Noises are generated by operational activities of a diversity of machine tools and equipment. Noise nuisance from wood processing is generated from circular saws, planers, routers and other equipment. In many countries, noise-induced hearing loss is one of the most prevalent occupational diseases. The industry provides a series of noise problems which are not always easily resolved, due to the different types of noise [7]. Noise levels generated by sawmill saws in operation vary from 80dB up to 120dB. Moreover, not only can the cutting noise be extreme, there is also the additional factor that, even when idling, saws can produce noise levels up to 95dB.

The main sources of noise associated with the sawmill operation include: Transportation, unloading and loading of logs; Chain saw use for off-cuts, and damaged or out of specification timber; Milling and planing operations (including headrig, edger, resaw and planer); Wood By-Product Chipper; Desticking, stacking, and loading for dispatch of boards; Fans in the reconditioner (tonal noise); Heat plant (boiler forced air and induced draft fans); Chipping; Reversing alarms on vehicles; and Kiln associated noises such as fans [8].

Machinery noise emission is dependent on a lot of factors as stated by D’Angelo et al., (9) in Table 1. Also, the effect on workers could be injurious if allowable noise exposure level is exceeded (Table 2).

Table 1. Factors Affecting Machinery Noise Emissions.

Variable Relevant Factor Effect
Timber Species Hard, stiff timbers mean more noise and more noise transmission.
Width Wide work pieces radiate noise over a greater area.
Thickness Thinner work pieces generally vibrate more. Planing less than 20mm thicknesses can greatly increase the noise level.
Length Long work pieces transmit noise away from the cutting area towards the operator.
  Moisture content Dry timber is brittle and a good transmitter of noise.
Tooling Width of cut Unless helical or segmental cutters are used, the noise level immediately above the cutter increases roughly in proportion to the width of the cut.
  Cutter sharpness Dull knives and worm blades and bands exert more force on the timber and so make more noise.
  Cutter projection Increases in knife projection mean that more air is trapped during rotation and so more noise is produced.
  Speed Noise increases with tool speed.
  Balance Out of balance tools means vibration and changes in cutting conditions, increasing noise.
Machine setting Timber control The freer the timber is to vibration the greater the noise level.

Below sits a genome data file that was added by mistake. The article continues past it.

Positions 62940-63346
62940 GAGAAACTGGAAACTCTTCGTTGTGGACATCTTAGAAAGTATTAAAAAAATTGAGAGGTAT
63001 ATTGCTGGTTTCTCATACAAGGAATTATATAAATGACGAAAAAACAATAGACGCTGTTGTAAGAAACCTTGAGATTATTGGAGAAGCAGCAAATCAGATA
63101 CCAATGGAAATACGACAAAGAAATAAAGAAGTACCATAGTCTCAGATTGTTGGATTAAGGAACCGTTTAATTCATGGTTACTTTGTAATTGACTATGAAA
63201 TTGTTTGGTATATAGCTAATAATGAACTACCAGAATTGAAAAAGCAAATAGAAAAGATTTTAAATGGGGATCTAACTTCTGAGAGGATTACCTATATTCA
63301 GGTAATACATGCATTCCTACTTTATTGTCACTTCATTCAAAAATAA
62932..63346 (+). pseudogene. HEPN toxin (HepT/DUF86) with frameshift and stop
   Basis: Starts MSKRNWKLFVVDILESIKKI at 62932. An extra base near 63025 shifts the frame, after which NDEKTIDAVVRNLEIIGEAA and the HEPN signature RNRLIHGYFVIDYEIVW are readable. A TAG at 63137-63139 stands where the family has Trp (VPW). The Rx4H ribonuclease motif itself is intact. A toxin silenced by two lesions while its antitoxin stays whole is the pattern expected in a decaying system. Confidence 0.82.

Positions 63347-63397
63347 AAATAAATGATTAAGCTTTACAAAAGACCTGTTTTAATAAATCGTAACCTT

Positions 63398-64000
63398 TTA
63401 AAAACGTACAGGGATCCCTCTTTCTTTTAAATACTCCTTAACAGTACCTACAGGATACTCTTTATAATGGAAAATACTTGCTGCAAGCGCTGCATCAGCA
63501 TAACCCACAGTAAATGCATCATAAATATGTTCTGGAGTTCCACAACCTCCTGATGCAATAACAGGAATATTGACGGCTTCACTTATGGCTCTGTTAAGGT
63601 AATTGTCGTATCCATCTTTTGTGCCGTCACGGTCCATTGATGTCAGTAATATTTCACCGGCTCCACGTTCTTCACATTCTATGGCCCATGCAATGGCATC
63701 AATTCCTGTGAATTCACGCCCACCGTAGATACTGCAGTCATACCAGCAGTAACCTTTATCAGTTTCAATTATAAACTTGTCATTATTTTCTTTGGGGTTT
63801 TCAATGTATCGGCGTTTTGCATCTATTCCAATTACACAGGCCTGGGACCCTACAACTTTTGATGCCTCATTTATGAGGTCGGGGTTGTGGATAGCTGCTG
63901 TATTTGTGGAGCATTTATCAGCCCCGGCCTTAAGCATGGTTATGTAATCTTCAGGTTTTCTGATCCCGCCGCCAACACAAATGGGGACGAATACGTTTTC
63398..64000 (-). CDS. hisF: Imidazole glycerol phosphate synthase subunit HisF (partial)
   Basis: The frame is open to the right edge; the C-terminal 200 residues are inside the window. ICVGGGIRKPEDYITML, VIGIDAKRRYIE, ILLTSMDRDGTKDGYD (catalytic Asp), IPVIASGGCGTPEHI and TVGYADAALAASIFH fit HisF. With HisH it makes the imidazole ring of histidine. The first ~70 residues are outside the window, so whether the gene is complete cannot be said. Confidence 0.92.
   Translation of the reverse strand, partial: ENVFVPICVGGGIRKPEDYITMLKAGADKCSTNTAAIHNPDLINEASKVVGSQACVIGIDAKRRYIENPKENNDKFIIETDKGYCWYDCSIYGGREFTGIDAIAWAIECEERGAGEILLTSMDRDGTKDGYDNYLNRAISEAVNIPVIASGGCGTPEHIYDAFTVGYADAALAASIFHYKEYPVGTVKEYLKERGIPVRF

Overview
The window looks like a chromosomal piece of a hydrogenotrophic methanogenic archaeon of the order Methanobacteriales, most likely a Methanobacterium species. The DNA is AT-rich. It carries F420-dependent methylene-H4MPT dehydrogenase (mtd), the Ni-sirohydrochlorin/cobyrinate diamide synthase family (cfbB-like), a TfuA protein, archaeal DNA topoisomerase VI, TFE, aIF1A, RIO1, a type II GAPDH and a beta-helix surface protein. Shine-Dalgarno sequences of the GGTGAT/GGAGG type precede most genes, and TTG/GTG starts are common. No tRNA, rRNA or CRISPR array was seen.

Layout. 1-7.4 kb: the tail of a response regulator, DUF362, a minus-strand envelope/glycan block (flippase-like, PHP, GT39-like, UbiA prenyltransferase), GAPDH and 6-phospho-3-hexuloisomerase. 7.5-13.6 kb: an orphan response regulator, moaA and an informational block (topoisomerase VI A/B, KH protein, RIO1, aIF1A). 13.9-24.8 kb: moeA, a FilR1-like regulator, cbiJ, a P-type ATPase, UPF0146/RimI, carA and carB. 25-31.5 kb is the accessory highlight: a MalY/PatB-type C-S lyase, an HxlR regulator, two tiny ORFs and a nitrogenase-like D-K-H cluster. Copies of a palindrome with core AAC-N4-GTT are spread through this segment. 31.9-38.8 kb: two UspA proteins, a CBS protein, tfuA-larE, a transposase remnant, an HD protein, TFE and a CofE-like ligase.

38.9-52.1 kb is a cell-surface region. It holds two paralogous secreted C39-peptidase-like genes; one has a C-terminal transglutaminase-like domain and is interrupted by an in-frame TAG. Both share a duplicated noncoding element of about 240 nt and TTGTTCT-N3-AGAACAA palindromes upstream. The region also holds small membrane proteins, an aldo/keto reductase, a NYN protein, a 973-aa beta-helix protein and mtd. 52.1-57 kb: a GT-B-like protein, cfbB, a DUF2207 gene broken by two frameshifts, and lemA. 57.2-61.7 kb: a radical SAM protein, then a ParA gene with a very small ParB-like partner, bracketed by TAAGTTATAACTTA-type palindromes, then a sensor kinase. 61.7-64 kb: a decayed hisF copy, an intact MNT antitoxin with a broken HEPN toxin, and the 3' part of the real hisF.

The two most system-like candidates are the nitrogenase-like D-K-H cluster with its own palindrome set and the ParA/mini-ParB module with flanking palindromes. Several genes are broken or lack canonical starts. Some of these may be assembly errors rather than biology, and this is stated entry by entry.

Timber support Noise is increased if fences, bed plates, chip breakers, etc., which support the timber close to the cutting circle, are not in line as close as possible to the cutting point.
Extraction Air velocity/system design Resonant conditions can lead to high noise levels. Excessive turbulence and chip impact can increase noise levels substantially.

[7, cited in 2]

Table 2. Allowable Noise Exposures Limits.

Sound Level: dB(A) Allowable exposure: hours, minutes
82 16 hours
83 12 hours, 42 minutes
84 10 hours, 5 minutes
85 8 hours
86 6 hours, 21 minutes
87 5 hours, 2 minutes
88 4 hours
89 3 hours, 10 minutes
90 2 hours, 31 minutes
91 2 hours
92 1 hour, 35 minutes
93 1 hour, 15 minutes
94 1 hour
95 49 minutes
96 38 minutes
97 30 minutes
98 24 minutes
99 19 minutes
100 15 minutes
101 12 minutes
102 9 minutes
103 7 minutes
104 6 minutes
105 5 minutes
106 4 minutes
107 3 minutes
108 2 minutes
109 2 minutes
110 1 minute

Source: OSHA [10]

3. Woodworking Machines

The woodworking industry has experienced noise level increase as a result of modern, higher speed, and more compact machines [11]. The basic noise elements in woodworking machines are cutter heads and circular saws. Equivalent sound pressure levels (LAeq) in the furniture manufacturing industry can reach 106 dB. Three basic noise sources associated with woodworking machinery include:

1.  Structure vibration and noise radiation of the work piece or cutting tool (such as a circular saw blade) and machine frame, especially at the mechanical resonance frequencies.

2.  Aerodynamic noise caused by turbulence, generated by tool rotation and the workplace in the air flow field.

3.  Fan dust and chip removal air carrying systems.

Band re-saws are widely used in the wood industry. Without any measures to reduce noise at source, they can produce noise levels of over 85 dB (typically 100dB at the operator position). At this level of noise, an employee’s daily personal noise exposure would reach the 85 dB upper action value after 15 minutes. The Band saw noise is usually from the machine bearings, the cutting teeth, etc. When a band re-saw is idling, vibration of the blade is usually the main source of noise. When cutting, high vibration levels in the blade caused by sawdust trapped between the pulleys and blade, and vibration of the timber being sawn are the main noise sources. According to Tak et al., [12], how much the blade vibrates is affected by the: gauge of the blade; condition of the saw pulley surfaces; effectiveness of the sawdust deflection and extraction systems; effectiveness of the pulley and blade scrapers/cleaners; effectiveness of the saw blade lubrication system; adjustment of the saw guides; and blade tension.

The condition of the saw blade, and the smoothness of the pulley faces, has been found to affect idling noise levels by as much as 10dB. How efficient the sawdust extraction and wheel scraping/cleaning systems are, can have a similar effect. Poorly adjusted saw guides can push noise levels up by 3 dB and using an unnecessarily heavy-gauge sawblade produces a wider kerf (cut) can also produce more noise. A new 19 gauge 100 mm blade running on 900 mm diameter pulleys has been found to produce levels 5 dB higher than a new 20 gauge blade on the same machine. The three basic sources involved in the noise generated by electric motors include;

1.  Broad-band aerodynamic noise generated from the end flow at the inlet/outlet of the cooling fan. The cooling fan is usually the dominant noise source.

2.  Discrete frequency components caused by the blade passing frequencies of the fan.